Tupac Shakur, Fifteen Years After His Death: Not Just A Thinker, Not Just A Thug
Fifteen years ago today Tupac Shakur died. In the time since, his legacy has been shaped by a ubiquitous moral contradiction: the man who wrote "Keep Ya Head Up" and "Changes" also wrote "How Do You Want It" and "Hit 'Em Up." As such, Tupac seems to embody the escalating internal conflict of hip-hop: a genre born to empower the disenfranchised and bring the struggles of the streets to the masses evolving into one popularly defined by misogyny and materialism.
This juxtaposition is both celebrated and reviled. Celebrated by those who note Tupac's willingness and talent to convey raw emotion and genuine thought, fearlessly displaying the good and ugly and shameful aspects of society and human nature. Reviled by those who suggest that Tupac is a narcissistic hypocrite who was never able to live up to the ideals he promoted.
Both of these perspectives, though, strictly distinguish between "the two sides of Pac," as if considering two screenplays by the same writer, rather than two acts of the same play. Consequently, the narrative of his intellectual evolution and the depth of his artistry gets lost.
One of the first songs Tupac ever recorded was an uptempo hyper-political jam called "Panther Power."
He opens his first verse:
"As real as it seems, the American Dream/ Ain't nothing but another calculated scheme/ To get us locked up, shot up and back in chains/ To deny us of our future, rob our name/ Kept my history a mystery but now I see/ The American Dream wasn't meant for me/ 'Cause Lady Liberty's a hypocrite she lied to me/ Promised me freedom, education, equality/ Never gave me, nothing but slavery, and now look at how dangerous you made me..."
The son of two Black Panthers, Tupac, at seventeen, came out the gates challenging the mythology of America, advancing the conversation about institutional racism and black empowerment. As such, his early albums reflected life from the perspective of the young black male striving to overcome the structural obstacles embedded in his socioeconomic existence: violence, teenage pregnancy, police brutality, absent fathers. The tone was controlled militance, an underlying frustration fueling ambition and empathy and optimism. A sentiment perhaps best captured on "Keep Ya Head Up," where Tupac raps:
"To all the ladies having babies on their own/ I know it's kinda rough and you're feeling all alone/ Daddy's long gone and he left you by your lonesome/ 'Thank the Lord for my kids, even if nobody else want 'em'/ 'Cause I think we can make it, in fact I'm sure/ And if you fall, stand tall and come back for more/ 'Cause ain't nothin' worse than when your son wants to know why his daddy don't love him no more."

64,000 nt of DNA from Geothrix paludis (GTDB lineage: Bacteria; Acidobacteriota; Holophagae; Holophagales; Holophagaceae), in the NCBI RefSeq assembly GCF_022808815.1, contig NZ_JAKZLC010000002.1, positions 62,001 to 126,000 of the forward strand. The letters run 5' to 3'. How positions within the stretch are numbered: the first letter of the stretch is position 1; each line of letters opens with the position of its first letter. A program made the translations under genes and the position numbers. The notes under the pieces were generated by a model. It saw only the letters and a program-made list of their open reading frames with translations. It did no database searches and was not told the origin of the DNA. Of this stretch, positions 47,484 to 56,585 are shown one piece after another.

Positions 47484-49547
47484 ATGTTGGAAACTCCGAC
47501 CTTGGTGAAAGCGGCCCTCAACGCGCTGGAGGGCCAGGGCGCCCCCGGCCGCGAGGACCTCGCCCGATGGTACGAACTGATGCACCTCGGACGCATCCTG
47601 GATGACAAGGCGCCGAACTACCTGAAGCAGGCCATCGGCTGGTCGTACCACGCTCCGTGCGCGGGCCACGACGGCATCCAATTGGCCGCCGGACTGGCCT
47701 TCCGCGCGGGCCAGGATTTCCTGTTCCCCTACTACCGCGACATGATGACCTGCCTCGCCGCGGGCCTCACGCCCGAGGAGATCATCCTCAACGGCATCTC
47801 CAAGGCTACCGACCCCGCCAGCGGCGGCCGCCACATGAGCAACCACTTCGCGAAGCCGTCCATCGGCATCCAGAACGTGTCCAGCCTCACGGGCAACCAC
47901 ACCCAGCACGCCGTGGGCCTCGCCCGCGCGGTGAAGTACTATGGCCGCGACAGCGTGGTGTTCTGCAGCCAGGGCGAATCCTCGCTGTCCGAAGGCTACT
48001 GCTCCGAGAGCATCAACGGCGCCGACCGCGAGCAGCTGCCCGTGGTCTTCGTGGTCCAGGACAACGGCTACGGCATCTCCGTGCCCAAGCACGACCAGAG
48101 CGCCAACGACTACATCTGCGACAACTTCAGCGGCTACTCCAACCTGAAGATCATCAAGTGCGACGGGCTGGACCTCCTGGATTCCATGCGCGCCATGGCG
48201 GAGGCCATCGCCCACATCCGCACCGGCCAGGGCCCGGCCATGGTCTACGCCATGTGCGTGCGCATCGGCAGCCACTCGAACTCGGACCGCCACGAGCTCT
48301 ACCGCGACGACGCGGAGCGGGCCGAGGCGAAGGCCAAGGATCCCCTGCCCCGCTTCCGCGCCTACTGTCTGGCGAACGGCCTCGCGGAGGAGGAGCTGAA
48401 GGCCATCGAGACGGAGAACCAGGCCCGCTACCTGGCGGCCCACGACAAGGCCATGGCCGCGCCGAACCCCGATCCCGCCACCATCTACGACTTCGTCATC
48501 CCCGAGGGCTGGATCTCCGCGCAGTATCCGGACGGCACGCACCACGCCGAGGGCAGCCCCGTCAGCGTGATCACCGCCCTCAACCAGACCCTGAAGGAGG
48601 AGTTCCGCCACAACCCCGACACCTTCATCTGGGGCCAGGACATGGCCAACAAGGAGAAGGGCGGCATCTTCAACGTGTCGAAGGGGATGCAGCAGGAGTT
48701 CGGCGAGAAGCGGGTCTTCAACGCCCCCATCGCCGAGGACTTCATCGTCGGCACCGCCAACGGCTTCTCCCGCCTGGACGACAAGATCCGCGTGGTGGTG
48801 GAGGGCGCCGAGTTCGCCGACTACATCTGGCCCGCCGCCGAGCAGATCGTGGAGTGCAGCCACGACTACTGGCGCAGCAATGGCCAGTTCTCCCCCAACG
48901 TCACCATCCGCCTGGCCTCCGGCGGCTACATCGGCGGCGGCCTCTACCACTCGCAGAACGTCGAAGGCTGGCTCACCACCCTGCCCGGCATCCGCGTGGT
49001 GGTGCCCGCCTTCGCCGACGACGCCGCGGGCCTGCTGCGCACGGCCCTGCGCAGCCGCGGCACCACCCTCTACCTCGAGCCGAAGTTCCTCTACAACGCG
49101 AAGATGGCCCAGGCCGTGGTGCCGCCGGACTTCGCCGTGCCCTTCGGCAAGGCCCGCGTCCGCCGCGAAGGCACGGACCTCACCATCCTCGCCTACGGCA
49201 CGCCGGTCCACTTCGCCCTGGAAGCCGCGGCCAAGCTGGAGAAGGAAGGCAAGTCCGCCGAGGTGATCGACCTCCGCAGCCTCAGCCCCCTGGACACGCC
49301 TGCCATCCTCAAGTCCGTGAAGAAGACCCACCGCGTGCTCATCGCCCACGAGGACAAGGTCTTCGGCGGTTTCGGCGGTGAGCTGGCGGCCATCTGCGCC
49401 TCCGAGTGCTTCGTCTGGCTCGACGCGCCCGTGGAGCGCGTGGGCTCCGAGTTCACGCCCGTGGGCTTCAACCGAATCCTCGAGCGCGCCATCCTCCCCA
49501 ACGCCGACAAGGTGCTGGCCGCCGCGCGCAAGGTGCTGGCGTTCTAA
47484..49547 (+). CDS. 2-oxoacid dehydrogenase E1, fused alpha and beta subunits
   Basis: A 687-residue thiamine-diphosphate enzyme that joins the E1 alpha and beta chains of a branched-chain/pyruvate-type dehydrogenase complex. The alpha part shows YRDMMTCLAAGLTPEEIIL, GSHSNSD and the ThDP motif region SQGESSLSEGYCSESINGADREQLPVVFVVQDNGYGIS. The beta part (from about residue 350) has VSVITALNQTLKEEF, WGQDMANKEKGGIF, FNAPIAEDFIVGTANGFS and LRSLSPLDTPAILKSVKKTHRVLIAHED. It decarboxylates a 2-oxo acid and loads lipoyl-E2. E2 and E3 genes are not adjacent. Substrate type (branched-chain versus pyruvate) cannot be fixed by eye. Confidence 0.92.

He held babies in music videos, giggled and grinned and presented deep sociological ideas in interviews. Even his party jams like "I Get Around" and "If My Homie Calls" feel light and cheeky.
Then a Texas state trooper was shot by a kid listening to 2Pacalypse Now, and Vice President Dan Quayle, decontextualizing lyrics about violence, demanded that the album be banned from stores (a baton soon passed to the infamous C. Delores Tucker). And Tupac was subsequently black-marked as a "gangsta rapper."
On top of that, events in his life were tearing at his temperament and feeding into the gangsta public image. In 1991 he was beaten by Oakland police after jaywalking (he sued the department and they settled out of court). In 1992 he shot two off-duty cops in Atlanta when he saw them harassing a black motorist (charges against him were dropped). In 1993 he was charged and eventually convicted of sexual abuse, for which he would always plead innocence and claim he was targeted because of his fame. In 1994 he was robbed and shot in New York on his way to meeting Puff Daddy and Notorious B.I.G. In 1995 he served eight months in prison for the abuse charge.
And his music darkened, turning melancholy in Me Against the World and then brash and I-don't-give-a-fuck in All Eyes on Me and then angry and existential in The Don Killuminati: The 7 Day Theory. His public behavior reflected the transition. After signing with Suge Knight and Death Row Records, he stopped holding babies in videos and giggling in interviews, instead playing into the emerging Thug Life persona that would define him for the rest of his life.